Some currently intractable problems, it seems to me, are the authorship of Joseph and Aseneth; the decipherment of Linear A; the origins of the Temple Scroll; and (to think big) the historical Jesus and the historical Josiah. Some will disagree with me about one or the other of these, but they won't be able to point to a consensus on what the answer is. Often (generally?) the problem in such cases is that we just don't have enough information to narrow down the possibilities very far.

Some random examples of problems on which we've made good, sometimes extraordinary, progress: the relative sequence and absolute dating of ancient ceramic typology in Palestine; the decipherment of ancient Egyptian, various languages in cuneiform (Akkadian, Sumerian, Hittite), Ugaritic, Phoenician, Nabatean, Palmyrene, etc.; the recovery of the previously almost entirely lost history of much of the ancient Near East from c. 2500 BCE to c. 500 BCE; and the basic decipherment of the Dead Sea Scrolls.

If there isn't a clear consensus, your mission, should you choose to accept it, is to find an answer that is more persuasive than the ones currently available, and that then becomes a consensus.

Until someone else improves on it.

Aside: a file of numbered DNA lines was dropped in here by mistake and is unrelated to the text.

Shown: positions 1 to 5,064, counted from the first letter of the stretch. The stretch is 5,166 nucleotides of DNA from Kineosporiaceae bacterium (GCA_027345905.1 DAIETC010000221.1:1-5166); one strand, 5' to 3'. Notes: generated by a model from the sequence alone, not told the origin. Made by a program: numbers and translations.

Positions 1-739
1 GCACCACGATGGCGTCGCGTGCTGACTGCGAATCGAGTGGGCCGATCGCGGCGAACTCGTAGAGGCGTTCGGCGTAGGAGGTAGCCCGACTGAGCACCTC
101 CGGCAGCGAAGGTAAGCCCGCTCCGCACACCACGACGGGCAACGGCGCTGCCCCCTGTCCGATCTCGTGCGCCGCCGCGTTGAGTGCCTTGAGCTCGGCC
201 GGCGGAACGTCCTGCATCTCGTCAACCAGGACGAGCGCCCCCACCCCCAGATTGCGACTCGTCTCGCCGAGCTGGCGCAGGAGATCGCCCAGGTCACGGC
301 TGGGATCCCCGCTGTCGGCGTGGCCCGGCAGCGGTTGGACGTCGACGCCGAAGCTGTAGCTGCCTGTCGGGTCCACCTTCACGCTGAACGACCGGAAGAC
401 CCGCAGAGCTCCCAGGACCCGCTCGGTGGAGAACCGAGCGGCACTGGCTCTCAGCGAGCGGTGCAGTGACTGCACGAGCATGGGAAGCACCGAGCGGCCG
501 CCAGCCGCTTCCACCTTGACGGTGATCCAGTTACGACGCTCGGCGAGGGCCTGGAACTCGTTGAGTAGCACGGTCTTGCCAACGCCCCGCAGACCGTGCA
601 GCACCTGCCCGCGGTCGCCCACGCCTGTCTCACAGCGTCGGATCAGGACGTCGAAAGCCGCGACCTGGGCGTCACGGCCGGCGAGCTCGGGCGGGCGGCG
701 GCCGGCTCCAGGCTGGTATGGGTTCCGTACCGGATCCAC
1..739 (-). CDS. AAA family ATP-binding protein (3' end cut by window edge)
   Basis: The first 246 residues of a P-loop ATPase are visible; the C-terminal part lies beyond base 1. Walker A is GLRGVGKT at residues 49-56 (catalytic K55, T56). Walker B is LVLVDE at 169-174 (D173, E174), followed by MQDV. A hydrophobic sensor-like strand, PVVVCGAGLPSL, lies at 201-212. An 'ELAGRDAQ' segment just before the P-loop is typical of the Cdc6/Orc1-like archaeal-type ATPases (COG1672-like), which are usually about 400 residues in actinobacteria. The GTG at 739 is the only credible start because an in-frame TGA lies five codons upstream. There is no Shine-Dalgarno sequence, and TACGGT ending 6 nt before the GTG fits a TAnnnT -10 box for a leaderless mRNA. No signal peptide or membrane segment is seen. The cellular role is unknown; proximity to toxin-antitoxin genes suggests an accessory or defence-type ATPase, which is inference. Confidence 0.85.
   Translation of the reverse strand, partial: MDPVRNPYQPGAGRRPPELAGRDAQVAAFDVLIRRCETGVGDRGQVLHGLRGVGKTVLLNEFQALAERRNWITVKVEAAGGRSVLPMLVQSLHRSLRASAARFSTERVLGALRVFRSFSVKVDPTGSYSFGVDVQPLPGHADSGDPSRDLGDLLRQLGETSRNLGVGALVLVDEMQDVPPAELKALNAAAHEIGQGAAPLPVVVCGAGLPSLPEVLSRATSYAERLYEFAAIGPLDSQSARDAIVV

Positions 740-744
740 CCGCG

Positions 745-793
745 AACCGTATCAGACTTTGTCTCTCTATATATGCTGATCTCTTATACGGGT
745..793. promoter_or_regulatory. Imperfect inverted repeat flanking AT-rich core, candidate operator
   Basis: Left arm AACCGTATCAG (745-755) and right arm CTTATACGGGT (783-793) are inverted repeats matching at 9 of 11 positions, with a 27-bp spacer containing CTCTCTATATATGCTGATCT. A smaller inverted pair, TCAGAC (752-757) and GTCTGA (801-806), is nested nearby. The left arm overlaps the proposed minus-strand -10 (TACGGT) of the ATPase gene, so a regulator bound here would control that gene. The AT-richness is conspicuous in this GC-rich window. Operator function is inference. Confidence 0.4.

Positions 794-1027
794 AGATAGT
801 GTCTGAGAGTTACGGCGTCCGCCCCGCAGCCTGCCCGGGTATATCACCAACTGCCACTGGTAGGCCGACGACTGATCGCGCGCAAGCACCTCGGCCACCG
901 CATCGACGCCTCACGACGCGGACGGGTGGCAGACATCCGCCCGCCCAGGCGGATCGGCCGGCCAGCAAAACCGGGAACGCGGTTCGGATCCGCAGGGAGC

UPDATE (14 July): Jim West replied to Michael Pahl here. (I really don't think things are as bad as all that.) Michael comments further with reference to my post here. (I don't see the difficulty with a "consensus on consensus." It's rare for people to agree unanimously on anything, but that doesn't mean we can't keep groping our way in the general direction of the truth. Let us steer between the Scylla of overconfidence in our own theories and the Charybdis of nihilism.) And Ed Cook and Mark Goodacre have thoughtful posts responding in detail to some of the issues that have been raised.

UPDATE (15 July): More here.
ON THE HISTORICITY OF THE GOSPELS: Mark Goodacre comments on Bishop Tom Wright's claim that there is a scholarly consensus that the canonical Gospels were written no later than fifty years after the time of Jesus and are dependent on earlier traditions that included substantial eyewitness testimony. Mark rightly takes issue with Wright's claim about the date and he wants to qualify the business about eyewitness testimony. But let's assume that Wright is correct on both counts. I am skeptical about how much bearing this has on the historicity of the Gospel accounts, which is the point he is getting at. Fifty years is a very long time, longer than the average life span of the period; eyewitness testimony is notoriously unreliable even in court cases; and the contemporary followers of charismatic intermediaries typically think those figures have miraculous powers and a direct channel to the divine (there is a substantial secondary literature on the anthropology of magico-religious practitioners). If I may take the liberty of quoting myself on this issue: